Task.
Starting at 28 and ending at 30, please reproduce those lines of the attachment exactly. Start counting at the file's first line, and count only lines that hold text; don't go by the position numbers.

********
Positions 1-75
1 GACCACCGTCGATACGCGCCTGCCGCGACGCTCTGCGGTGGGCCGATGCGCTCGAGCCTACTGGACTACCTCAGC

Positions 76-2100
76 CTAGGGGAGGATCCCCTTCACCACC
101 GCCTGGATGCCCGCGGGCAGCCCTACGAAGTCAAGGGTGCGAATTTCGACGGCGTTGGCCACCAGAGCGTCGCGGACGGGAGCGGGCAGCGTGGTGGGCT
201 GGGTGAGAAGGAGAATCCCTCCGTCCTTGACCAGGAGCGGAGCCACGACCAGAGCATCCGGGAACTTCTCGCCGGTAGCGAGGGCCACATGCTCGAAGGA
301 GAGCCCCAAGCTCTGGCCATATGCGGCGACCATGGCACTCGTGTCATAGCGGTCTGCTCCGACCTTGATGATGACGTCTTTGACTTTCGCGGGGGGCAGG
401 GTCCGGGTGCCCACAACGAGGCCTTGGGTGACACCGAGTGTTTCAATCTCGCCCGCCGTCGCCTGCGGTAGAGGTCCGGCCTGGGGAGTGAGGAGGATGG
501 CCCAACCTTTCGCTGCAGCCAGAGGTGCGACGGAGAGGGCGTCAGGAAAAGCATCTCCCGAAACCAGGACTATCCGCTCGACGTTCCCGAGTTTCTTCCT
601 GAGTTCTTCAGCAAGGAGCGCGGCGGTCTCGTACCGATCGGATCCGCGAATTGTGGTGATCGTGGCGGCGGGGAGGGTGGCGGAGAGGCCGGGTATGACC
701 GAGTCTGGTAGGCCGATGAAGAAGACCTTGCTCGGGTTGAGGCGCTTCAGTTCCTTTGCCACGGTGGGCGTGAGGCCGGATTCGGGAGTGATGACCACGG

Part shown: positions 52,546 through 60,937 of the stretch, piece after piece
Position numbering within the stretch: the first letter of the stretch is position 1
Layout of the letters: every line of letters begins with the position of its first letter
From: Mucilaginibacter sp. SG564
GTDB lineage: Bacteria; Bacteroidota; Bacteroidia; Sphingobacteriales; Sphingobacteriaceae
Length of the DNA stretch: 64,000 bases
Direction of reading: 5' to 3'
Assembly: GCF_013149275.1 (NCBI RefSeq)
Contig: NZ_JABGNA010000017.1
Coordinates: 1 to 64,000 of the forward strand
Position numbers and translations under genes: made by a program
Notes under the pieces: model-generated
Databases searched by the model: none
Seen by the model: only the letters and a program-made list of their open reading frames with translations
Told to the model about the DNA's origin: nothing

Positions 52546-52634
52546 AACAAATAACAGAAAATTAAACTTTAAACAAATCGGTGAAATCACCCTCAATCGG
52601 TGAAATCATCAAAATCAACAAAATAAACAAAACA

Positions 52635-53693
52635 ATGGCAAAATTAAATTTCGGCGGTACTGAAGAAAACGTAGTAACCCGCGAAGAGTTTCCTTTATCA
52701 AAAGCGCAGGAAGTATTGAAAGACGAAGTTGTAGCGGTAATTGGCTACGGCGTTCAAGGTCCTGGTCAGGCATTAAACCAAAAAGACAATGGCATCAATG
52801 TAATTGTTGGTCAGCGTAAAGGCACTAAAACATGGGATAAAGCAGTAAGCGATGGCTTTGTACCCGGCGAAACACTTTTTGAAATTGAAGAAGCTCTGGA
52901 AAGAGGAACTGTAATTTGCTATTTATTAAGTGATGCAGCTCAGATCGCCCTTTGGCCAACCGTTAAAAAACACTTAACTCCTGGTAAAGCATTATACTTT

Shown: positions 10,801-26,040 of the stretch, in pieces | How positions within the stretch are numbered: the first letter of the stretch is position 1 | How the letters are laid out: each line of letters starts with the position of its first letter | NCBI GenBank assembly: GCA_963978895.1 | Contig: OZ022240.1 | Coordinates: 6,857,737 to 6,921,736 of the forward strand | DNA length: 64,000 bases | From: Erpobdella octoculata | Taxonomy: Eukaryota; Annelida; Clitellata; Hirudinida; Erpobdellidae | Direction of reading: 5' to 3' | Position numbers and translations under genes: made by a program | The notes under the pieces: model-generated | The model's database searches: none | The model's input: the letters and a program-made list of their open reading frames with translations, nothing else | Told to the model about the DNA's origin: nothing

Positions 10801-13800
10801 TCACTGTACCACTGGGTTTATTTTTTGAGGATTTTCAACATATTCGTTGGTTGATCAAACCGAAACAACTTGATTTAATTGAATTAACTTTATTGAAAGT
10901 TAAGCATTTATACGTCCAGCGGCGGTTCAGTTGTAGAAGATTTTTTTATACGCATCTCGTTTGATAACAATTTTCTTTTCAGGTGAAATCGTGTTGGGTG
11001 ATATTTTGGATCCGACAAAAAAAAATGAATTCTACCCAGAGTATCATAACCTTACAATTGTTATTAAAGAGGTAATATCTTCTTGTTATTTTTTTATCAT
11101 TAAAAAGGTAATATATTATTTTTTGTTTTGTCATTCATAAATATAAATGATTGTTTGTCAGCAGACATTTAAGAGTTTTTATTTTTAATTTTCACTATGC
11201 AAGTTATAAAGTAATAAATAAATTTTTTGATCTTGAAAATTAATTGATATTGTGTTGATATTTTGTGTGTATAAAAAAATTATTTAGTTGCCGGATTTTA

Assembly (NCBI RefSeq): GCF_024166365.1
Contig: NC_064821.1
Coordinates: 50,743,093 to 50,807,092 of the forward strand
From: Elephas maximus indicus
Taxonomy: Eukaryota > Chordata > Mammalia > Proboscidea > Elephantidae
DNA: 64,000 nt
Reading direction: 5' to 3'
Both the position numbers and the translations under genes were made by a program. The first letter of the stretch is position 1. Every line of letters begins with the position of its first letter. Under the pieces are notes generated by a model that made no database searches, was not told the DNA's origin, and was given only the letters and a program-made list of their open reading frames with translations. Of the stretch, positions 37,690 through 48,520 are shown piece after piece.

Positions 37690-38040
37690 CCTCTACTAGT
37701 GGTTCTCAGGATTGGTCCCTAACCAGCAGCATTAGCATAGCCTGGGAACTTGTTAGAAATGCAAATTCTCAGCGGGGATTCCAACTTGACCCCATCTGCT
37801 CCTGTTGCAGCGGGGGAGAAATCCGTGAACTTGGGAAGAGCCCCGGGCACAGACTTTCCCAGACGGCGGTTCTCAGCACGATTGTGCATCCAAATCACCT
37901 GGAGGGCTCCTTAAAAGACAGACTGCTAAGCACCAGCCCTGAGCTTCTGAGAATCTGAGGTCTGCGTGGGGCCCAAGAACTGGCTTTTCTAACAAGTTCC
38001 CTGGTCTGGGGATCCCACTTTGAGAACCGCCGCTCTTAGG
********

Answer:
52546 AACAAATAACAGAAAATTAAACTTTAAACAAATCGGTGAAATCACCCTCAATCGG
52601 TGAAATCATCAAAATCAACAAAATAAACAAAACA

Positions 52635-53693